Despite broad public opposition, Clenera LLC is set to build the largest solar plant in Montana near Dillon, which would generate 120 megawatts of power. The proposed $150 million solar involves a 1,306-acre solar farm, which got its lease with the Department of Natural Resource and Conservation or 1,306 approved by the state Land Board. Idaho-based Clenera LLC, is expected to generate $19 million in taxes over 35 years to Beaverhead County and $1.29 million to the state trust. The initial 15 years would create $480,000 a year in lease payments to the state trust. Additional steps in the process, include reaching a contractual agreement with NorthWestern Energy and getting permits.
In Bozeman, the Montana Raptor Conservation Center is preparing to open a brand new wing of its facility. The Mews Education Center is a newly built, 1,800 square-foot building that will house up to ten of the center’s educational birds. The new addition, which was funded by grants and community donations, will provide more up-close-and-personal experiences with the educational raptors who are permanently housed at the center.
Montana Manufacturing Extension Center’s Senior Business Advisor Bill Nicholson will be leaving MMEC after 14 years to join a MMEC client, Timberline Tool. MMEC welcomes two new Business Advisors for Central and Eastern Montana, Doug Roberts, who will be based in Great Falls, and Sheri Bartz who will be based in Billings.
Lewistown’s Snowy Mountain Development Corporation will receive $400,000 from the U.S. Environmental Protection Agency (EPA) as part of the agency’s disbursement of $9.3 million in supplemental funding for 24 current Brownfields Revolving Loan Fund (RLF) grantees. The supplemental funds are going to communities that have demonstrated success in using their RLF funds to clean up and redevelop brownfield sites. The funds will be used to continue their progress in reusing vacant and abandoned properties for development such as housing, recreation and open space, health facilities, etc. The recipients of the funding may offer low-interest loans and sub-grants to carry out cleanup activities at brownfields sites.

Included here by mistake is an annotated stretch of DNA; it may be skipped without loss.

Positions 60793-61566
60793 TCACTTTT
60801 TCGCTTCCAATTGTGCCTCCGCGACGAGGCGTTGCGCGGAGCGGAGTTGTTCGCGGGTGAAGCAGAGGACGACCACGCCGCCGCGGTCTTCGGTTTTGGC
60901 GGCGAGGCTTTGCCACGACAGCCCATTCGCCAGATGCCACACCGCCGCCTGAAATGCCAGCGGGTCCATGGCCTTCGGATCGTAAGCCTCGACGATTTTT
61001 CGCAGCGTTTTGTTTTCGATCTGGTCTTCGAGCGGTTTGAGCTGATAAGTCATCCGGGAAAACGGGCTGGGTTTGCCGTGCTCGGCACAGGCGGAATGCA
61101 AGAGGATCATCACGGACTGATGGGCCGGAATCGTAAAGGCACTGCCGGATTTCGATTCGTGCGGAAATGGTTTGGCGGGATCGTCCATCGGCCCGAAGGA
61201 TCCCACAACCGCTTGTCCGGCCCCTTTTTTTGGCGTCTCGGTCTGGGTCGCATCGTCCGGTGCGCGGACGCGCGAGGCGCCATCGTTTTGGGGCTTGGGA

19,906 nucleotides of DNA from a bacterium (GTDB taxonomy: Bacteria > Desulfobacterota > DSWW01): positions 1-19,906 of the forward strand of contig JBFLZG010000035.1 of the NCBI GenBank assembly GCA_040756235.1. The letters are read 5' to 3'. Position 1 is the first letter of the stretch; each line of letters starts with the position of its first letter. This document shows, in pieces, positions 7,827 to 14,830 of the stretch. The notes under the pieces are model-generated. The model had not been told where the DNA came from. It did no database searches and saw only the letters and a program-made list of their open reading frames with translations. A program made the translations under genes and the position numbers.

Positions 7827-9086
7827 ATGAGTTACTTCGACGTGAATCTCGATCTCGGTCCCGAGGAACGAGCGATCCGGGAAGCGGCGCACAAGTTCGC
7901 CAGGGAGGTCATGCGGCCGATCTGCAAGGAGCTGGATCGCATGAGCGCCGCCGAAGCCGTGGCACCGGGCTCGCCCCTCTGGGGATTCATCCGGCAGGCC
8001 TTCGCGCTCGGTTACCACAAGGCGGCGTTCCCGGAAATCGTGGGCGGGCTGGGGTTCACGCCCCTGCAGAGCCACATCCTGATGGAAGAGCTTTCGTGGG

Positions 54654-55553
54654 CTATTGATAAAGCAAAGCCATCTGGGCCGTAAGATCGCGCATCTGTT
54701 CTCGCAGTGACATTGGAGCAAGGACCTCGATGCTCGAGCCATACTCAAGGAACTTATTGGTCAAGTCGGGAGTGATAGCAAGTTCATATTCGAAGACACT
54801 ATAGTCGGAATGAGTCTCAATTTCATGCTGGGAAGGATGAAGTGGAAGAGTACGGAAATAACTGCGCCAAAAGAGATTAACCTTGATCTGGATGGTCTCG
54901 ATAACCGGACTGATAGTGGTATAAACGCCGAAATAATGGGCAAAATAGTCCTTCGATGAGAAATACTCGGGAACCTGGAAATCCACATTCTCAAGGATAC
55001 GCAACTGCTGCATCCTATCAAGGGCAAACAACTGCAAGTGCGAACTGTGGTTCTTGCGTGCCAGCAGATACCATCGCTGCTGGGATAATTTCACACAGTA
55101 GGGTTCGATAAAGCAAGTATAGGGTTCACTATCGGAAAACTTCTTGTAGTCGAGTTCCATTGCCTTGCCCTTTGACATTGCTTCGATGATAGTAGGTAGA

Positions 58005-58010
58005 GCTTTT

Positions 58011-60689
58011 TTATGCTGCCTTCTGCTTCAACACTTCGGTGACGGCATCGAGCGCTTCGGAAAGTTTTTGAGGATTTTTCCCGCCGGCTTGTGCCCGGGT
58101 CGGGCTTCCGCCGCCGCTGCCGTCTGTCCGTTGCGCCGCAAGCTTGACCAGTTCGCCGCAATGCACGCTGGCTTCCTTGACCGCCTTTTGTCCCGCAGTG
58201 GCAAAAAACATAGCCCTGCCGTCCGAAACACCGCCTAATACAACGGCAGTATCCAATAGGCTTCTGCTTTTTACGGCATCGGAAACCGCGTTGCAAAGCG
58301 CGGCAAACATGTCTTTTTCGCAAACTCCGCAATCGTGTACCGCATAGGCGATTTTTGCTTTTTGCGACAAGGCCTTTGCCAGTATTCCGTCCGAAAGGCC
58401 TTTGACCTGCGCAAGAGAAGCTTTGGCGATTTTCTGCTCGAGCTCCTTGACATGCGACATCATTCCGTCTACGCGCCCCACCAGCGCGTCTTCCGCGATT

Acadia Montana in Butte has closed terminating more than a hundred jobs. It has been reported, however, that other companies are hiring those employees – companies like FCR or Montana Precision. FCR is an Oregon-based call center that will open July 12 in the former JC Penney store at the Butte Plaza Mall. FCR has already hired 120 employees and expects to hire more – eventually over 400 employees.
Leadership Montana announced the graduation of 44 community, business, education, healthcare, nonprofit and government leaders from across the state for the Class of 2019 of its flagship leadership program. Leadership Montana presents an annual seven session program of leadership development, education about issues facing Montana today, and opportunities for networking and collaboration. This year’s class visited Big Sky, Phillipsburg, Butte, Hamilton, Missoula, Helena, White Sulphur Springs, Great Falls, Glasgow and Billings.